The prototype was equipped with a top-mounted drum magazine, which later gave way to a top-mounted straight magazine.

The choice of caliber took some time to be settled. As large quantities of .45 cartridges were available, it was decided to adopt it for the Owen Gun. Official Owen MCtrials were organized, and Lysaght made three versions in 9 mm, .38/200 and .45. Sten and Thompson submachine guns were used as benchmarks. As part of the testing, all of the guns were immersed in mud and covered with sand to simulate the harshest environments in which they would be used. The Owen was the only gun that still operated after the treatment. Although the test showed the Owen's capability, the army could not decide on a calibre, and it was only after intervention from the higher levels of government that the army ordered the 9 mm variant.

Production and Use

Owen MCThe Owen went into production at the Lysaght factory at Port Kembla. Between March 1942 and February 1943, Lysaght produced 28,000 Owen Guns. However, the initial batch of ammunition turned out to be the wrong type and 10,000 of the guns could not be supplied with ammunition. Once again government intervention overrode military bureaucracy, and took the ammunition through the final production stages, and into the hands of Australian troops at that time fighting Japanese forces in New Guinea. Approximately 50,000 Owens were produced from 1941 to 1945.

Although it was somewhat bulky, the Owen became very popular with soldiers because of its reliability. It was so successful that it was also ordered by the United States and New Zealand.

The Owen was used later used by Australian troops in the Korean and Vietnam Wars. It remained a standard weapon of the Australian Army until the early 1960s, when it was replaced by the F1 submachine gun.


The Owen has a simple blowback design, firing from an open bolt. It is easily recognisable due to its unconventional appearance, including the magazine mounted on top of the breech, and a side-mounted sight. The placement of the magazine allows cartridges to simply fall into the chamber, rather than be pushed into it by a spring, which is more prone to failure and jamming. Another unusual feature is the separate compartment inside the receiver, which isolates the small-diameter bolt from its retracting handle by means of a small bulkhead. This prevents dirt and mud from jamming the bolt, and makes the Owen a highly reliable weapon. Like the Sten, the Owen had a non-folding wire buttstock, but also had pistol grips.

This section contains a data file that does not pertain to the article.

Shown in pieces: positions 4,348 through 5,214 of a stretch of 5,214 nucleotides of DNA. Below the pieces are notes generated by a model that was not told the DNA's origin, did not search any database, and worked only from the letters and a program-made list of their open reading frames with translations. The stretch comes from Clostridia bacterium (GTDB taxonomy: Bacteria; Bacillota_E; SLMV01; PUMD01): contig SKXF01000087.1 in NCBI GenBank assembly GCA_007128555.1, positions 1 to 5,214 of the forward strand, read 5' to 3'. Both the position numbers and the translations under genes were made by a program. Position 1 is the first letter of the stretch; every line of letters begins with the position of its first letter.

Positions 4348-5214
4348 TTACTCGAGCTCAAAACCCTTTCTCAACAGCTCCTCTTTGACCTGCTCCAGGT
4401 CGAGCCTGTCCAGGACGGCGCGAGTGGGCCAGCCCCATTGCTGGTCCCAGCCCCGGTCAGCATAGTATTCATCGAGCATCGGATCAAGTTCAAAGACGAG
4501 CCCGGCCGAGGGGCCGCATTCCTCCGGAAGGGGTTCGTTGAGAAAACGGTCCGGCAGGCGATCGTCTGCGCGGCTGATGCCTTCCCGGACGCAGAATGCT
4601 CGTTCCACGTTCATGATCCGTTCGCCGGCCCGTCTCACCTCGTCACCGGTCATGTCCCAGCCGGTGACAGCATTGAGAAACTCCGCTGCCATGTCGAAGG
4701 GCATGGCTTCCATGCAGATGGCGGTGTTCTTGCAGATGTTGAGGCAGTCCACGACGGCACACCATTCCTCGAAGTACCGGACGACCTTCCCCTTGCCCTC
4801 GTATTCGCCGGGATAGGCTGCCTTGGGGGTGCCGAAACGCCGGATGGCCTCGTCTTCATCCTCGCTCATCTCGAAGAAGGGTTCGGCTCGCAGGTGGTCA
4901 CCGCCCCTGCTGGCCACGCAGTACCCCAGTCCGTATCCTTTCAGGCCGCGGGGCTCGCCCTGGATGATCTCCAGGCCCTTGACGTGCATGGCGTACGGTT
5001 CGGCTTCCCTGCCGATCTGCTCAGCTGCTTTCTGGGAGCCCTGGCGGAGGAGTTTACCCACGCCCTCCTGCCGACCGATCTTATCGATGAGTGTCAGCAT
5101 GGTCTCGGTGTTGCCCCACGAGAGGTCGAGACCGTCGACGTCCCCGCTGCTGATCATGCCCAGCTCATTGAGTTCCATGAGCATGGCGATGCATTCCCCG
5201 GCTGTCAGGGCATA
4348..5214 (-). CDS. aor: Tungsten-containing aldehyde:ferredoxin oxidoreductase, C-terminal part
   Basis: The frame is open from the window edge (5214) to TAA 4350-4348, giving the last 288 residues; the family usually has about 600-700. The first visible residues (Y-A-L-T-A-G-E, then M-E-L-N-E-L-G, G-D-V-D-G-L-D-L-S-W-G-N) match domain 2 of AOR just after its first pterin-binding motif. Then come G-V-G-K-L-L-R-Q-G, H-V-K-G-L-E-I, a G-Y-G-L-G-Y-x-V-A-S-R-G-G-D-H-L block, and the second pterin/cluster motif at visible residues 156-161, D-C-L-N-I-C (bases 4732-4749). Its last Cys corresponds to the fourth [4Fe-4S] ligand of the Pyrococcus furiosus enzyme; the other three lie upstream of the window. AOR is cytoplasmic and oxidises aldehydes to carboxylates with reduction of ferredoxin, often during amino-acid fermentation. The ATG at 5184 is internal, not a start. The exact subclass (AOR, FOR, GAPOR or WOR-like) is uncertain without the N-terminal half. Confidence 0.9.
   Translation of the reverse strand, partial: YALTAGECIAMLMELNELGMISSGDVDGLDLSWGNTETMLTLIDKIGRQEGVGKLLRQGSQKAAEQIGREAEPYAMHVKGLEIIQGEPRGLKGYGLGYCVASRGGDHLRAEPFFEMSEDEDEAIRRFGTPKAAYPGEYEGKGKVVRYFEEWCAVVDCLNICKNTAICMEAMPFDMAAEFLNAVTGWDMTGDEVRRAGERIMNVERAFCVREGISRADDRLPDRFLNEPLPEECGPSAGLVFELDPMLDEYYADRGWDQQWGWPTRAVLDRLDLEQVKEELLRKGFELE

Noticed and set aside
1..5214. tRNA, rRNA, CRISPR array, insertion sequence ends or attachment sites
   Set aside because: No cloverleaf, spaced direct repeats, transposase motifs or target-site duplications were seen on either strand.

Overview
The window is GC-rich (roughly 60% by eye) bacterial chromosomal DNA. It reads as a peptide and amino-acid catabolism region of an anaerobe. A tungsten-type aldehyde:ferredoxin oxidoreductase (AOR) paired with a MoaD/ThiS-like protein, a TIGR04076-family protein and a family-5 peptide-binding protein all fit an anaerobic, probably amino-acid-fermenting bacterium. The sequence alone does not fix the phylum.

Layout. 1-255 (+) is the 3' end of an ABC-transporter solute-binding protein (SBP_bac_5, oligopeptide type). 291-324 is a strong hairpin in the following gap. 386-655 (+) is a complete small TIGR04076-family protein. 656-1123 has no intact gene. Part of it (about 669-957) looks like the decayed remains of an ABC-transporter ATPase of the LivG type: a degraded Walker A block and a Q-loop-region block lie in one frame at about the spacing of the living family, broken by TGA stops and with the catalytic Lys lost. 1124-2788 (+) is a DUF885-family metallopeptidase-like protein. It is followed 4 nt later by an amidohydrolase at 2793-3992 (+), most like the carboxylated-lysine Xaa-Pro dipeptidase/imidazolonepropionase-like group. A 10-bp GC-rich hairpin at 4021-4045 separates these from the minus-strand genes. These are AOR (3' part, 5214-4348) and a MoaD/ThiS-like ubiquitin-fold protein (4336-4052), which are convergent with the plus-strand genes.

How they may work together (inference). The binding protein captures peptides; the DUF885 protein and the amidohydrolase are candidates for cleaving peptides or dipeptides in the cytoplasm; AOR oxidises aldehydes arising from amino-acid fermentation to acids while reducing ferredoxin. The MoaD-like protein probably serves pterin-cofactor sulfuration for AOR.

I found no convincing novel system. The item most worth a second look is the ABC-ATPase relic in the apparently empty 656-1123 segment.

To facilitate cleaning, the ejector is built into the magazine, rather than the body of the gun. This allows the barrel to be removed rapidly, by pulling up a spring-loaded plunger in front of the magazine housing. After removing the barrel, the bolt and return spring are removed in a forward direction, completely dismantling the gun.


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Fitted with 30 magazine
5.56 mm bandoleer

M16: General dissatisfaction with the M14 rifle and numerous studies led the Army to the development of a light weight weapon capable of firing a burst of small caliber bullets with a controlled dispersion pattern. Although initially opposed by the US Army Ordnance Corps the Armalite AR15 was adopted by the Secretary of Defense as the 5.56mm, M16 rifle. Colt later acquired the marketing and manufacturing rights to the AR15. The M16 was selectable for semi-automatic or automatic fire. The M16 was to have had the same effective range as the M14 rifle it replaced, but it was most effective at a range of 215 yards or less. The M16 used a 5.56mm (.223 cal.) cartridge in 20 or 30 round magazines. There were a number of problems encountered during initial fielding. Better training, preventive maintenance (PM), and several design changes, resulted in the weapon that has become the standard issue rifle of the US Army, More than 3,690,000 have been manufactured. Source: Federation on American Scientists.